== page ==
Hard Learned Advice

Document created by natc on May 30, 2016
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Caring for your finances is similar to caring for your health: There is no panacea. There is no universal rule or comment which will ensure the well-being of every individual. That considered, an attempt can be made to sway one in a general direction:

  • Try to save some of your income. Ten to fifteen percent is optimal, but strive to save as much as you can without causing undue burdens.
  • Investments are important, but avoid superfluity in them. Large investments, like a house or a car, should only be made when you are in a stable financial situation. Don’t buy outside of your means; Modesty is wise in long term investments. Smaller investments, like those in the stock market, should be well considered and researched. Don’t buy individual stocks in the hopes of quickly accruing wealth; If you can, invest in diversified mutual funds.
  • Keep track of your savings and investments carefully, and do not fear budgeting. Keep short term savings, emergency funds that could reasonably last you four to six months; long term savings, for larger investments listed above; and a checking account that you actively keep mark of. It’s not always easy to balance these things, and prioritizing how much to place where will vary based on your given situation. Use discretion.
  • Be mindful that not every dollar is worth saving. The lifeblood of a capitalist society is superfluous purchases, so do buy things you want if it is in your means and won’t set you off too much, but try not to be careless. When buying something you don’t need, see if you can get it for cheaper elsewhere, or make sure what you’re buying is worth the cost. Will it make you happy beyond temporary joy in having spent money? Will it contribute to some peace of mind, or to some sense of purpose? Will it have a reasonable life span; That is, will you still use it or be able to use it, in a week, a month, a year? Question yourself and review your decisions so you can learn going forward.
  • A dent or a scratch in your car doesn't necessarily need repair right away, and the same goes for any small matter. If you can fix it yourself, then try to do such, but don’t let silly things waste your time and money.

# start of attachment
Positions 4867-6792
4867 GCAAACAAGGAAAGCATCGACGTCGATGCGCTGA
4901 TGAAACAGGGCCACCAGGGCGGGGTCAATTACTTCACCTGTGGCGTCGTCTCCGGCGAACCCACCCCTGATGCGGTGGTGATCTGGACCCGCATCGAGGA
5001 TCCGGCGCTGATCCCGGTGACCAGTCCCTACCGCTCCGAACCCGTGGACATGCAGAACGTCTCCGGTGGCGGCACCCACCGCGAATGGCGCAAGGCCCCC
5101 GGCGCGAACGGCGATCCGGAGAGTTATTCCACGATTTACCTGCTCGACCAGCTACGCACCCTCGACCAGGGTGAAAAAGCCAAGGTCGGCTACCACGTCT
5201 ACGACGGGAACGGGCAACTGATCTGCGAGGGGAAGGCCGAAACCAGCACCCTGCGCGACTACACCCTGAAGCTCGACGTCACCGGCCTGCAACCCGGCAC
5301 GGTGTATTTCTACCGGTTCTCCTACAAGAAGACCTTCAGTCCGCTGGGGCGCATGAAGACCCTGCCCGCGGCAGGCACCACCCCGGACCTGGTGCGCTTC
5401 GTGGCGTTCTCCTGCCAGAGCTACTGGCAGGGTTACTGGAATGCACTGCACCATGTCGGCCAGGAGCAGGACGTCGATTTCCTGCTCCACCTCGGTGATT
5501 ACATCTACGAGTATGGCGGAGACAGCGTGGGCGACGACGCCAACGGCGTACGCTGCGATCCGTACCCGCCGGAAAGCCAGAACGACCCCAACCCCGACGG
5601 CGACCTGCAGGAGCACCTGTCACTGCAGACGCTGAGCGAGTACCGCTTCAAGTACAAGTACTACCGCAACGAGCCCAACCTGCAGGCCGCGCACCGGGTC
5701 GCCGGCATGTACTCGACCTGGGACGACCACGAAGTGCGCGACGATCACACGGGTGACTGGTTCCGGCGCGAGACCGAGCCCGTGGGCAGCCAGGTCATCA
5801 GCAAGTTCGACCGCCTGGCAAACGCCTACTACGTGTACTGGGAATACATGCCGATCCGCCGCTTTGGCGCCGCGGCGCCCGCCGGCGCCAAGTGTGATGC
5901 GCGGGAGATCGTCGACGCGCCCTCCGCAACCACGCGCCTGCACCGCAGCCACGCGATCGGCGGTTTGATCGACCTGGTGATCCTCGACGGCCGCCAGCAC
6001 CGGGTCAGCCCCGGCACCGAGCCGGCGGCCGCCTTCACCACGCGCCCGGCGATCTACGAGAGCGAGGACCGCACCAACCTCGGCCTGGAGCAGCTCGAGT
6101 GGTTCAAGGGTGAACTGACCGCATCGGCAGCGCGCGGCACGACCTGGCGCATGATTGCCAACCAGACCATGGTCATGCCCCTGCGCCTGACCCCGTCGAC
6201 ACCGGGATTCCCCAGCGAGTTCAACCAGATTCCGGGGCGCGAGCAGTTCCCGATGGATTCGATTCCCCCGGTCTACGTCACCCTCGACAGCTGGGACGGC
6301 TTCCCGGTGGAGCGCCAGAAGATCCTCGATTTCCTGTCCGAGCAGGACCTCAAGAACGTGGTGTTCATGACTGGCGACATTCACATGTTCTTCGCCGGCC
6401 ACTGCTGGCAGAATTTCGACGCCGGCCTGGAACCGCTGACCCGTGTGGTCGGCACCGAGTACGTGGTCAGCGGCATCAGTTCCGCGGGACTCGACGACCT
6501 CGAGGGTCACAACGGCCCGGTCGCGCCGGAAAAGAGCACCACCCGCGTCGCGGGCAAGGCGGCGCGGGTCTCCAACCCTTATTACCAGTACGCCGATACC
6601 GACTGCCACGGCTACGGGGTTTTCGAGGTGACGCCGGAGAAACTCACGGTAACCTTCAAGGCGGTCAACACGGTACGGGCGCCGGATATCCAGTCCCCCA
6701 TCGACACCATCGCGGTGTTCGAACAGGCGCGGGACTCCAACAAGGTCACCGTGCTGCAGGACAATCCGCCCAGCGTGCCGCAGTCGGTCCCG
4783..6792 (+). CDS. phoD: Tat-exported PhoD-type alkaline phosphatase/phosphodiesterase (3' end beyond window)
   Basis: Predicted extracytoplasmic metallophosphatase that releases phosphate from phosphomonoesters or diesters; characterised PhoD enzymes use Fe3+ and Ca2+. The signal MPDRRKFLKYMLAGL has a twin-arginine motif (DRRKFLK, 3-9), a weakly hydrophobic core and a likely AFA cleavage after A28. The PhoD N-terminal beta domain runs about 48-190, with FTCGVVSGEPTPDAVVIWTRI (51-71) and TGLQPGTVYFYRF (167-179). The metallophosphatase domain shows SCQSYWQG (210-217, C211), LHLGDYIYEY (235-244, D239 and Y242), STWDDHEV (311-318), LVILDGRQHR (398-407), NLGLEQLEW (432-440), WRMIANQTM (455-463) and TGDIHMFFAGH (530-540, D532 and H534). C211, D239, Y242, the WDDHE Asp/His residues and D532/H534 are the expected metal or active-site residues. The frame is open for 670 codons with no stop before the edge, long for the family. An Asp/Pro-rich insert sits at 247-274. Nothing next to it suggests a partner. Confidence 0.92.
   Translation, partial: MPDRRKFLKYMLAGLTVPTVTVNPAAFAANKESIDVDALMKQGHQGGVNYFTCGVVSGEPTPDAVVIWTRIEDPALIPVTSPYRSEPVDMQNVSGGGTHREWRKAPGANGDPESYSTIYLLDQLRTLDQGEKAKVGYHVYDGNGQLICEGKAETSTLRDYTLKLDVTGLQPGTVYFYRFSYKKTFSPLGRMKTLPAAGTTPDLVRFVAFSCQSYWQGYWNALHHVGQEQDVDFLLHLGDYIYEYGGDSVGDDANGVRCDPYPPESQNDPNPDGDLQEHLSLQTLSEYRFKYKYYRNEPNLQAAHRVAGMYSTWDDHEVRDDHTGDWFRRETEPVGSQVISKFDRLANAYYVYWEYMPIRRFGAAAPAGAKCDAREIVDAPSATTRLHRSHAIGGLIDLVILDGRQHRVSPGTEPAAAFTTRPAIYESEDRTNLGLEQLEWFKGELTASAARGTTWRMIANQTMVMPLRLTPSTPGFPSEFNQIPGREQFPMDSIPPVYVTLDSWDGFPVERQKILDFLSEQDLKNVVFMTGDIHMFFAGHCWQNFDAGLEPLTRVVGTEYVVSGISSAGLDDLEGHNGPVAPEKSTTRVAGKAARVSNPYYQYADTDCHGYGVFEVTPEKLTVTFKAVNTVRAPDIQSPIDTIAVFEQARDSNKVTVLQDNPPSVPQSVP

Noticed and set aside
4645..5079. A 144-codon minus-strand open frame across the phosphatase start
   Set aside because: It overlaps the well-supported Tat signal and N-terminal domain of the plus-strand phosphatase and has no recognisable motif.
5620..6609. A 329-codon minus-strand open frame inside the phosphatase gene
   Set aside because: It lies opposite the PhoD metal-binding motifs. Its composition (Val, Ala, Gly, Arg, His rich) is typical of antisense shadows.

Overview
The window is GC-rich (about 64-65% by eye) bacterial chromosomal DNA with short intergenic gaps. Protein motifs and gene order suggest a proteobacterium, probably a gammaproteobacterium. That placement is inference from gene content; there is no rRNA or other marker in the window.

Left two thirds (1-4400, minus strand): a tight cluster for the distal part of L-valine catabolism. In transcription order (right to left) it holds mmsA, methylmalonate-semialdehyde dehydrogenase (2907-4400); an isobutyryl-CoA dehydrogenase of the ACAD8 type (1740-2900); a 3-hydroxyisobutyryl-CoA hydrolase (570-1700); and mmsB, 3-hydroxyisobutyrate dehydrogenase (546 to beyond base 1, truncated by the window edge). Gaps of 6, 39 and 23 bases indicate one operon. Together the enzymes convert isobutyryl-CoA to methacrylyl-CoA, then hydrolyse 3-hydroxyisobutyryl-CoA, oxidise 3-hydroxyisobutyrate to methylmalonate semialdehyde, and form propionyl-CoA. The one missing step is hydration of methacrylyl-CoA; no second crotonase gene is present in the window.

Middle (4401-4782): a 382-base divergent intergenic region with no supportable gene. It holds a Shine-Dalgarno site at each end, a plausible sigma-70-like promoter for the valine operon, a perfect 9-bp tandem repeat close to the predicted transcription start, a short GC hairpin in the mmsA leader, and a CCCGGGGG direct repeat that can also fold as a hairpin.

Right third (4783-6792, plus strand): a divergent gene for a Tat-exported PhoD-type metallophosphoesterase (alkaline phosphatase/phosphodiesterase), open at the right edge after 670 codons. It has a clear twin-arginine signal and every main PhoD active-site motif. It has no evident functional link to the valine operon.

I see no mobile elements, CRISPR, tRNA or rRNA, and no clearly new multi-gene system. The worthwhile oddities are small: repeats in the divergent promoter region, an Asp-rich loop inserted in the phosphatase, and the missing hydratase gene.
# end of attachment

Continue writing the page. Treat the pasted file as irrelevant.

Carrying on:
This financial advice, however, is in vain without an ideological framework. The global economy is the sum of the countless decisions all people make, the interactions between them, and the histories which prompted them. We are each but a single cell in the catacombs of society, with limited autonomy as to the development of its aggregate structure. It’s important to remember this. Often, the struggle our neighbour faces is ignored when we stumble upon monetary gain: Not out of bitterness, but rather arrogance; to believe that we are so great as to deserve our success, we must believe they deserve their failure. But, in fact, neither is so. Economies are driven by the whims and actions of the actors within them; They are a complex mesh of psychological movements and sociological interactions, and as such lead to an immeasurable range of outcomes. Economic success, as well as economic failure, is a pareidolia imprinted on luck. Like Sisyphus and his boulder, our attempts to influence the sum of humanity’s decisions are fairly empty. But we must push on. Though one cell does not make much, thousands of them can build a wondrous thing.  Seek comfort, seek companionship, seek understanding of the world, of others, and of yourself. In failure, have hope, and strive for more. In success, have compassion, and strive for the betterment of others. Above all, embrace and cherish your humanity. Perhaps, then, financial well-being will no longer be a grave concern.